Missing Data in Longitudinal and Linked Surveys: Day 1


Thomas Crossley, Lars Nesheim

Date & Time

18 September 2020




Online only



Please click here for the programme.

Longitudinal surveys are crucial resources for analysing and understanding how economic and social behaviour change over time. Because they provide repeated observations of the same observational units over time, they enable researchers to answer a host of questions about how individual heterogeneous units respond to economic and social factors.

Developing new methods to address the challenges caused by missing data problems in longitudinal surveys is a research area of first-order importance. The longitudinal nature of these studies results in complex patterns of missing data. The interaction of attrition and time-varying nonresponse with the rich features of longitudinal surveys (such as rotating content) and the multipurpose nature of such studies results in a multiplicity of patterns of missingness for researchers analysing the data in different ways or for different purposes.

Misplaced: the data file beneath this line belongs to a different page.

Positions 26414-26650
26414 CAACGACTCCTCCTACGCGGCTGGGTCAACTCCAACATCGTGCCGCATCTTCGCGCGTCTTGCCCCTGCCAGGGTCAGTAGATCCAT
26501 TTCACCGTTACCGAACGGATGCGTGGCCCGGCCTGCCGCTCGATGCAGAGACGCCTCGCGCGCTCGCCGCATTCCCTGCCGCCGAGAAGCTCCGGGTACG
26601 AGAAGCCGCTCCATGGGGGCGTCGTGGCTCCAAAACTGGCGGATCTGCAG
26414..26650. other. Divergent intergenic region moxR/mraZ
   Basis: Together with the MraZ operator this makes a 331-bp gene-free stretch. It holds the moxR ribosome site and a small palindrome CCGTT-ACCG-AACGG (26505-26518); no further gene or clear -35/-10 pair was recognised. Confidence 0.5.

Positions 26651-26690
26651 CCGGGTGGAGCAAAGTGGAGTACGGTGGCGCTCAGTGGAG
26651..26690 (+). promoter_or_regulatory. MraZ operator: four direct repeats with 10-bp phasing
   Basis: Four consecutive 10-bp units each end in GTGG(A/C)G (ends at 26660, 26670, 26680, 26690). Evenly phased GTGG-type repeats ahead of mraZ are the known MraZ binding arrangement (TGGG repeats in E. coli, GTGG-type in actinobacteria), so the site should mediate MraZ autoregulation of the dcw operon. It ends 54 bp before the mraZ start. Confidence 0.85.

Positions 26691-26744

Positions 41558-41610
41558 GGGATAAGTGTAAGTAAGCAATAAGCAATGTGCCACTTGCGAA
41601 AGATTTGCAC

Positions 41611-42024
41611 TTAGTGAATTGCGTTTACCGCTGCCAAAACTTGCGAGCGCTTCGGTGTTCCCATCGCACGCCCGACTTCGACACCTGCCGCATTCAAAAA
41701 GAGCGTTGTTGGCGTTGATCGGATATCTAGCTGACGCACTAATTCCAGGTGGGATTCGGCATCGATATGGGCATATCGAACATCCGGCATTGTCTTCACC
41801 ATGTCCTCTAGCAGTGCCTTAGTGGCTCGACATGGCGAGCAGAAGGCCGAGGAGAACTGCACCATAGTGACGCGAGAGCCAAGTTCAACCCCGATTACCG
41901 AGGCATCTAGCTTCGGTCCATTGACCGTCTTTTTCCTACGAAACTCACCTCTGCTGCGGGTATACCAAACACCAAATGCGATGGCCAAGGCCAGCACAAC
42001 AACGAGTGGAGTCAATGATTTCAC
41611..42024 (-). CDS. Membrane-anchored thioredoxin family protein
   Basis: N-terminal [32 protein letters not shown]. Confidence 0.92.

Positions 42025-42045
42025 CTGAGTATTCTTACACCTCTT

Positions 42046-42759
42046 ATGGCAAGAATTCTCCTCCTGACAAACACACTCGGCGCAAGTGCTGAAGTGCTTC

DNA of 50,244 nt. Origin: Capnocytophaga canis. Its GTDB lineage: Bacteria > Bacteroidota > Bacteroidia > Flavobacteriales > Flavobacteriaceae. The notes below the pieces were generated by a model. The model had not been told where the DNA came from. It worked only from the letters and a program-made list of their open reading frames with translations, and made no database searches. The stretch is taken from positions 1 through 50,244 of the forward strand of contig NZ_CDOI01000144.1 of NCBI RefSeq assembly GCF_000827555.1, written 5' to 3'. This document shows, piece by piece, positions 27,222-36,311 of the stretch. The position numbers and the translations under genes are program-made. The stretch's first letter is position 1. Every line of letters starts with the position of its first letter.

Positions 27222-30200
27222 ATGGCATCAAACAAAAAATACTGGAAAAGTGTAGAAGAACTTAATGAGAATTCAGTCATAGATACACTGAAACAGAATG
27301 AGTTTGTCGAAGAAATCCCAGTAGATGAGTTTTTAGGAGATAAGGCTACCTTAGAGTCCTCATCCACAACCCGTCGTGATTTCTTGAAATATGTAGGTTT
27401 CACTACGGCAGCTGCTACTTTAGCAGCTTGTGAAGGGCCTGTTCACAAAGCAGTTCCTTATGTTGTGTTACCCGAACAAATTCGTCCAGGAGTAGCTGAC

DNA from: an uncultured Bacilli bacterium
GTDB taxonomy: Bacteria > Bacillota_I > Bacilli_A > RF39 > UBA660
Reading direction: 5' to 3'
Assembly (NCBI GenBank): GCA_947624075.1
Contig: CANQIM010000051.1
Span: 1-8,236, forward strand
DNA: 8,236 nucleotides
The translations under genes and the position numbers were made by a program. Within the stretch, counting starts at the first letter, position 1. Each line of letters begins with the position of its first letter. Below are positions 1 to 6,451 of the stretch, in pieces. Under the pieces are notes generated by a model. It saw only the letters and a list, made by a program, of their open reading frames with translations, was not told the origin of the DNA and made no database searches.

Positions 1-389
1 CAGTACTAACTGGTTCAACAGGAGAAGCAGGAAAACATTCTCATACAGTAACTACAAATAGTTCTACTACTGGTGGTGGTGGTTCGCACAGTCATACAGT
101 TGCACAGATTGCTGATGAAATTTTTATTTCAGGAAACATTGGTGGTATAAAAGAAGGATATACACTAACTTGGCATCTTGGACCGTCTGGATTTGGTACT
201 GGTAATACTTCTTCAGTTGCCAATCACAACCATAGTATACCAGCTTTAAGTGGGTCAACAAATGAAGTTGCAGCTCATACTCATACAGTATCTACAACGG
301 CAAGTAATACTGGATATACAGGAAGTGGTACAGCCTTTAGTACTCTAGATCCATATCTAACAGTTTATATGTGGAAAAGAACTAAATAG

These issues are also of first order importance in analysing data obtained from the linkage of survey data with administrative or other external data sources. Data linkage results in complete cases only for the intersection of cases that are complete in both the survey and administrative data. Moreover, the linkage processes itself can result in additional missing data, through lack of consent or failure to match.

This workshop brings together statisticians, econometricians, survey designers, and data users to discuss new results and open questions in this important research area. The workshop will discuss practical experience in collecting and using panel data, advances in statistical and econometric methods to address missing data problems, and applications of these methods to important research questions.

This is a joint cemmap and Understanding Society workshop.

Confirmed speakers include: Kate Tilling (Bristol), Jeff Wooldridge (Michigan State), Chris Bollinger (Kentucky), Richard Silverwood (UCL), Chris Muris (Bristol)

This is a joint cemmap and Understanding Society workshop.